Monday, August 25, 2008

The Chronicle’s Butler & Rickards are truth-seekers

Great news!

This year Duke’s student newspaper, The Chronicle, will publish on Monday’s a column by Kristin Butler, Trinity '08, and Ed Rickards, Trinity '63 and Law '66.

Many of you remember all those outstanding columns Butler wrote for TC as an undergrad. Her work didn’t go unnoticed. She won a number of prestigious awards for her journalism.

Richards is a former TC editor whose deep love for Duke goes back half a century.

Butler and Rickards have reputations for digging out facts, asking tough questions and telling it like it is. Here’s some of what they said this morning about themselves and their column:

…The column Pro Bono Publico will appear each Monday with a joint byline. We promise to be fair and principled, probative and informative, analytical and critical. Our focus will be university policy and governance, and readers can count on us to hold administrators' feet to the fire. That starts right now.
So how did President Richard (“Whatever they did is bad enough.”) Brodhead and others at Duke react?

Butler and Rickards tell us:
We regret that at the outset President Richard Brodhead has refused to grant us an interview. We explained in summertime e-mails we would be writing more about him and his administration than any other journalists, on campus or off.

John Burness, who recently retired as senior vice president for government affairs and public relations, replied that although Duke "has been more willing than other universities to engage with reporters," it is paradoxically not "in the University's interest" to speak with us, writers from the Duke community newspaper.

Burness's replacement, Michael Schoenfeld, quickly agreed-so quickly in fact that he did not bother to take office first nor exchange a single word with us.

As unsound as we often found Burness's judgment-remember a judge questioned, "Why would anybody be dumb enough to say what (Burness) did" about former lacrosse coach Mike Pressler-we are appalled by Schoenfeld's demonstrated lack of independent thought, not to mention his lack of respect for this newspaper.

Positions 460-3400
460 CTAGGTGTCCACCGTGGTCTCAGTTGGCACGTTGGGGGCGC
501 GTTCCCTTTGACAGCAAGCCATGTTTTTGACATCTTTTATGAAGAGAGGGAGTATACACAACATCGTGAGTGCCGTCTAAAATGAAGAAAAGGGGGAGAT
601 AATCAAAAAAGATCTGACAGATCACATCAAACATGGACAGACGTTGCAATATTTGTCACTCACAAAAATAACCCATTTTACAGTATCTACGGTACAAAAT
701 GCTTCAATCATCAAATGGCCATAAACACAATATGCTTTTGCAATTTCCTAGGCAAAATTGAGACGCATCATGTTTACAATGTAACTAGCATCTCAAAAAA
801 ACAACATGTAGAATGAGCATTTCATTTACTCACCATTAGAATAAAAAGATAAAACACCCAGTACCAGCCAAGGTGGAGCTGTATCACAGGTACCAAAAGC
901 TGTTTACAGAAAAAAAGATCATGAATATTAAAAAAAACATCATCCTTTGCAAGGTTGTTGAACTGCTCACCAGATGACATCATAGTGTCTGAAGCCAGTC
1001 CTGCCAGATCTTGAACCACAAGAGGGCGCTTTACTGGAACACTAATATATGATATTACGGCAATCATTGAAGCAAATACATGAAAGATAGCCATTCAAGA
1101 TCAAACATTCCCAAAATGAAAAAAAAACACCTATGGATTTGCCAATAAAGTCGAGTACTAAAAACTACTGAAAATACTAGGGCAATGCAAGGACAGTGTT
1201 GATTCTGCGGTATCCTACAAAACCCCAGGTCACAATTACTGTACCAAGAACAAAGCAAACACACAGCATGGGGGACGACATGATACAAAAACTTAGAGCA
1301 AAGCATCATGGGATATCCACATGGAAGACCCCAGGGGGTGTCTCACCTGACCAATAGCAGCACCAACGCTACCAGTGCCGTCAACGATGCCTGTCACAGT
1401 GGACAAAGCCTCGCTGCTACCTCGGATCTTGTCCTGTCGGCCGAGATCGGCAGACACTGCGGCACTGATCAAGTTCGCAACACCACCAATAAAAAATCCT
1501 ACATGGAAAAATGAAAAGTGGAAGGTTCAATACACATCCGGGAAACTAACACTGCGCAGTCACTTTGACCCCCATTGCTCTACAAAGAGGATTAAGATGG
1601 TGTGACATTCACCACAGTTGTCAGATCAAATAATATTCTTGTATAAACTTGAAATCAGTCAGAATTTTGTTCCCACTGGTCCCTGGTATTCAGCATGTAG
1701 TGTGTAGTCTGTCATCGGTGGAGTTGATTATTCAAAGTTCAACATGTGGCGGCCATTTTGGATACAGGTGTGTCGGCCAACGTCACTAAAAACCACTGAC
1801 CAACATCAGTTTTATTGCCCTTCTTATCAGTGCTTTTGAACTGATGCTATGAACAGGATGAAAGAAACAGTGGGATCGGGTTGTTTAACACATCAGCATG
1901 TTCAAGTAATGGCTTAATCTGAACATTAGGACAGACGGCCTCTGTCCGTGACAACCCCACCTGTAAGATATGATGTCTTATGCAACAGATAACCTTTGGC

Indeed, by signaling that he'll deal only with certain (read: ideologically friendly) Chronicle writers and not others, Schoenfeld has moved toward a brave new world on campus where access seems governed by how lavishly one praises Brodhead.
There’s much more to the column. I encourage you to read it all here.

I left the following comment on the column thread:
I want to thank and congratulate Kristin Butler and Ed Rickards for their column today.

President Brodhead's refusal to grant them an interview is unfortunate, but understandable.

He was undoubtedly concerned they'd ask him questions such as:

1) Why didn't he meet with the lacrosse parents on Saturday, March 25, 2006?

2) Why, on March 29, did he apologize on behalf of the university to the "anonymous first caller" and "your friend" for racial remarks the caller (she was the second dancer, something the Durham Police had known since March 14) alleged were directed at her and "my friend," when Brodhead had no way of knowing if what was claimed in the call was true or bogus? (It turned most of it was bogus.)

3) At the time he made his unconditional, written apology, did Brodhead know "the first caller" was actually Kim Roberts, "the second dancer?" Why hasn't Brodhead ever answered that simple question?

4) Is Brodhead confident Duke didn't violate student FERPA privacy rights?

5) Why did Duke's President never speak out against those campus and community "activists" who rallied under "CASTRATE" and "GIVE THEM EQUAL MEASURE" banners, circulated on campus "Vigilante" posters targeting white students, and shouted threats at Duke students on and off campus; one particularly shocking example being the death threats black racists shouted at Reade Seligmann at the Durham County Courthouse on May 18, 2006?